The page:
Monday, March 10, 2014

Having an Adventure

My children have media limits.  We do our best to enforce them, allowing for an hour of screen time a day.  We also know we aren't perfect and have slipped from time to time.  Recently we re-doubled our efforts to make the hour stick.  Here's what we have noticed as a result.  Our kids have been so creative!  They have been playing together better, getting along more and sharing.  Here are some of the activities I've seen them take part in recently:
-making orange juice from oranges as an experiment
-packing a backpack, taking a walkie talkie and going for an adventure in the back yard
-sledding
-Lego creations
-car races (hot wheels)
-reading to each other
-learning to cook/assisting in the kitchen
-pirate swashbuckling
-stuffed animal vet clinic
-snowman building
-fort building
-paper airplane building
These were all self started activities that they thought of when I wouldn't give in to extend the family timer on the X-Box.  I love it!
 

Family From Away

I'm from away. Anyone who lives in the Maritimes will know what 'from away' means. If you aren't from here, you're from away.  I've been here more than 10 years but I'm still from away.  Our family lives out west.  Another great Maritimism that could mean anywhere Ontario and west, usually they mean Alberta or BC.  The 4 hour time difference and insane amount of money it costs to travel coast to coast makes family get togethers tricky, but not impossible.  At Christmas this year we saved my parents' gifts until later in the day and then my kids opened them with their grandparents via FaceTime.  It was fantastic!
Christmas gift opening via FaceTime
Recently, our nephew became stationed at the military base that's about an hour away from here.  While he doesn't get a lot of leave time and doesn't yet have a car we were able to have a good visit with him one weekend and hope to do so again soon.
It was so good to see him and have family around.  You don't realize how much you miss it. 
My boys with their cousin
The kids loved having him over.  Although he's 21 he is really good with kids (his little sister is the same age as our middle child).  Really, how could he not be a hit?  He's their big cousin who is in the military that will still play Lego with them.  My oldest was so excited to have him be the one pick him up from a friend's birthday party so that he could show him off to his friends. 
The funny thing for me was getting to know him more as an adult.  He's a really great kid (my sister-in-law raised him well).  When I first met him he was about 7.  The year after my husband and I married and moved east we had him come and visit (I think he was 11 at the time).  That's the kid I really remember.  That's who I think about when I think about him.  Even though we've had lots of visits in between he's still this enthusiastic kid who could chat your ear off (in a good way).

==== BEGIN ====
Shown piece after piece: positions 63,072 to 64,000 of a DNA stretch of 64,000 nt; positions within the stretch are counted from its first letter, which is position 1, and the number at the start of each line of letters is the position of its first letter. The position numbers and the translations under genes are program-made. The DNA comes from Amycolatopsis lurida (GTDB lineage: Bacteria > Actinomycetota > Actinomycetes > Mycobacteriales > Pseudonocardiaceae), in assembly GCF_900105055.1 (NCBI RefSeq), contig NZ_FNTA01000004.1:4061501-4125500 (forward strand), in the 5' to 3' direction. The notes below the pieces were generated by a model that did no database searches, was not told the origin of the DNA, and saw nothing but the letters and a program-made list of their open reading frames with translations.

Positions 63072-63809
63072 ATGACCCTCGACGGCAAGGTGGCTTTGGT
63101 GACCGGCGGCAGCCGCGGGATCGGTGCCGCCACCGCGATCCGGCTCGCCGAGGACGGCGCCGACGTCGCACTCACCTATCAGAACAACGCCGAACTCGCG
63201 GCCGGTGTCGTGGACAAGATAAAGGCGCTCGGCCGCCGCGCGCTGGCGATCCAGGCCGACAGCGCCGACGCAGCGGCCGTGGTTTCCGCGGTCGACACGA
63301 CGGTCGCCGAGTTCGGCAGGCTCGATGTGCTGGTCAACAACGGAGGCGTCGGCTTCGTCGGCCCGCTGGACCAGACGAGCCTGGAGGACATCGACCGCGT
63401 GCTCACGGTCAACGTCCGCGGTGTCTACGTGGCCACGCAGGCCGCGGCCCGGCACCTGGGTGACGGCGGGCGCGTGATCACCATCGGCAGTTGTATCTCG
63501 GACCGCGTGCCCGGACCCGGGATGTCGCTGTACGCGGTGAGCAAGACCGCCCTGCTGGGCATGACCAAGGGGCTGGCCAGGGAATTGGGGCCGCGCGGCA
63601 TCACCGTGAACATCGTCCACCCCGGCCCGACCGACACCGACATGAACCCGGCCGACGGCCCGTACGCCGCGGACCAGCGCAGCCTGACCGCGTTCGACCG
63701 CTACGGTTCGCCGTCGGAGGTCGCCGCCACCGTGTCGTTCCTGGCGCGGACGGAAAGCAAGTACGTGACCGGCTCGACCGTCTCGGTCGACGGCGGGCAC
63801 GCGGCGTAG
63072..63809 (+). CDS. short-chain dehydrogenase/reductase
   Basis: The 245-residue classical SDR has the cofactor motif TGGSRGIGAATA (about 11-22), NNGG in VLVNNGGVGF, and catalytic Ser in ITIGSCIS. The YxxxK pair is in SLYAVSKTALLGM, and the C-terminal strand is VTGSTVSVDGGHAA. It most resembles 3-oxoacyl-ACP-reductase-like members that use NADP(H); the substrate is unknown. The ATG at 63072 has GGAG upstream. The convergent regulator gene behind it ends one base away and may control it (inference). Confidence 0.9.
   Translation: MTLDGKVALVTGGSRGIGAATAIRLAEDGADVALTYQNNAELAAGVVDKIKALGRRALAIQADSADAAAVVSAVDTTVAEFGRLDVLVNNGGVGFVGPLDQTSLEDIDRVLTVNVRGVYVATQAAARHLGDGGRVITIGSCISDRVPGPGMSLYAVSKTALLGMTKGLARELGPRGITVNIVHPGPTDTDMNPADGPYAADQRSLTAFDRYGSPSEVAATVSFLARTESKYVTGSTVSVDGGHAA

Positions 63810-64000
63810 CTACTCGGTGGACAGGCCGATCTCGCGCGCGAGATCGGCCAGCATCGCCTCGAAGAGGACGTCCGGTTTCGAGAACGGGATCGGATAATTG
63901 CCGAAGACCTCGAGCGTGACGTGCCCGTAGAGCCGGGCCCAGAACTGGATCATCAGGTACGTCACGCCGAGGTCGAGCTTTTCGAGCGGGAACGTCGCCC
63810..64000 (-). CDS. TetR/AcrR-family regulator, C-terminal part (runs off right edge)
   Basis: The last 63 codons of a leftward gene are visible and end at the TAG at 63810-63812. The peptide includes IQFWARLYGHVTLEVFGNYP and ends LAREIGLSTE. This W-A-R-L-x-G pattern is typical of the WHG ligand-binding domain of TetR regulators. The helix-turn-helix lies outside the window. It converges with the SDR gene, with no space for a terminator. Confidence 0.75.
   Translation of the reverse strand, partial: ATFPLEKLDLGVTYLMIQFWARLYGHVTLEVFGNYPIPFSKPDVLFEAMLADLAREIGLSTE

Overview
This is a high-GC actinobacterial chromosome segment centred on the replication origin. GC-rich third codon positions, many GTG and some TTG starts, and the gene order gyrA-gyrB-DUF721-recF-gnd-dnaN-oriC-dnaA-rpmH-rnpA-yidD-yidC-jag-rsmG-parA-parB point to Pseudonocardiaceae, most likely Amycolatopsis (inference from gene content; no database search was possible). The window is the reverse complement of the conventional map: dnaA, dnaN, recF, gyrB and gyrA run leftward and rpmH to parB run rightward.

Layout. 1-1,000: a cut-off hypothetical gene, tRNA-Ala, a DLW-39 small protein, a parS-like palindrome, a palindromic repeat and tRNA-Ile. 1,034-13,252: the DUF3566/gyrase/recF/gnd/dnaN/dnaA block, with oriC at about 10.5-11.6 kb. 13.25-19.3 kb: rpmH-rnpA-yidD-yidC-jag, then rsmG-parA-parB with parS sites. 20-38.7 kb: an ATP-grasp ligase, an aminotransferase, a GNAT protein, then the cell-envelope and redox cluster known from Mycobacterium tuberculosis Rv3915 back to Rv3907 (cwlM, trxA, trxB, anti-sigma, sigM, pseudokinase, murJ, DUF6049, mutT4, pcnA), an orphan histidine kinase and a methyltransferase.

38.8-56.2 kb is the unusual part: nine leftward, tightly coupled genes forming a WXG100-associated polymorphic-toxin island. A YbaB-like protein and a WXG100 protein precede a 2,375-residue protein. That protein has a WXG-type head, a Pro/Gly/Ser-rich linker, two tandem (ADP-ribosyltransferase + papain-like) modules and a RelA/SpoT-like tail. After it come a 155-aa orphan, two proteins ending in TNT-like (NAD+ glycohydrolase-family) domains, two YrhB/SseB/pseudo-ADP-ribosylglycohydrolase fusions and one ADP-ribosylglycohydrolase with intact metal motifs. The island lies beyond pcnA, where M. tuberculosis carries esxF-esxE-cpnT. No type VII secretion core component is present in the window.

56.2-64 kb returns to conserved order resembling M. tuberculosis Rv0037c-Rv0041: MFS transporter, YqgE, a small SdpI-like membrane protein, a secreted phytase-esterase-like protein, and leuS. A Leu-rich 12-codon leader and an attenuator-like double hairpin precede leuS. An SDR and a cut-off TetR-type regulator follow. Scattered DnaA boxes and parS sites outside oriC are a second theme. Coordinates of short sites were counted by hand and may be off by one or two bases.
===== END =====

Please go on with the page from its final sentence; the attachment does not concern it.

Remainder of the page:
During a trip to England in 2004.  Our oldest is in the stroller, our nephew was 12.
I do treasure our time with family.   We're spread all over the place but it is nice to see them, the family from away.

Friday, March 7, 2014

A Penguin Party

These cupcakes were a hit!
My dear daughter turned 4 in January and we had a penguin party to celebrate!  Here's how the party played out!
1st the Decor:
This banner was really easy!  It's a long black plastic tablecloth from the dollar store gathered in the middle.  The bow is a long white plastic table cloth tied into a bow.  I just draped it and pinned it up over the living room window.

These penguins were made out of black poster paper, white poster paper, orange (for the noses) and marker drawn eyes.  I just drew the shape of it and cut them out.  (Layer two papers on top of each other to get two identical penguins).  The triangles in between are also white poster paper, cut and pinned.  I drew the zig zags on top with the happy birthday message.

The food table.  The Happy Birthday in the window is from the dollar store. The penguins are my daughter's.  The goodie boxes were a super-cute find from Michael's.  Inside were Hello Kitty pencils and stampers, some bracelets, a couple of chocolates and a few other treats.

This penguin is a black piece of poster paper with the white shape cut out and taped on top.  Same with the orange beak and eyes.  This little guy would be the basis for feed the penguin game later on.

Let's get this party started!
We had a little craft to colour while everyone was arriving.  These frame kits I found at Michaels.

This is the "Eat the Doughnut off the String Game".  My daughter apparently just wanted to play by her own rules and used her hands.  We had another string of doughnuts set up in between our kitchen and dining area. 

My favorite moment from the party.  O's friend J tried and tried and just couldn't get the doughnut so she held the string and said, "I'll help you J".  So Sweet!
Penguins eat fish, so here's another food game with no hands.  Each child had a plate of Sweedish Fish to eat.  My daughter once again used her hands, but the rest played along and thought it was fun.

This blur is a take on musical chairs that we called Musical Icebergs.

Pin the Fishie on the Penguin - trying to get it to the beak.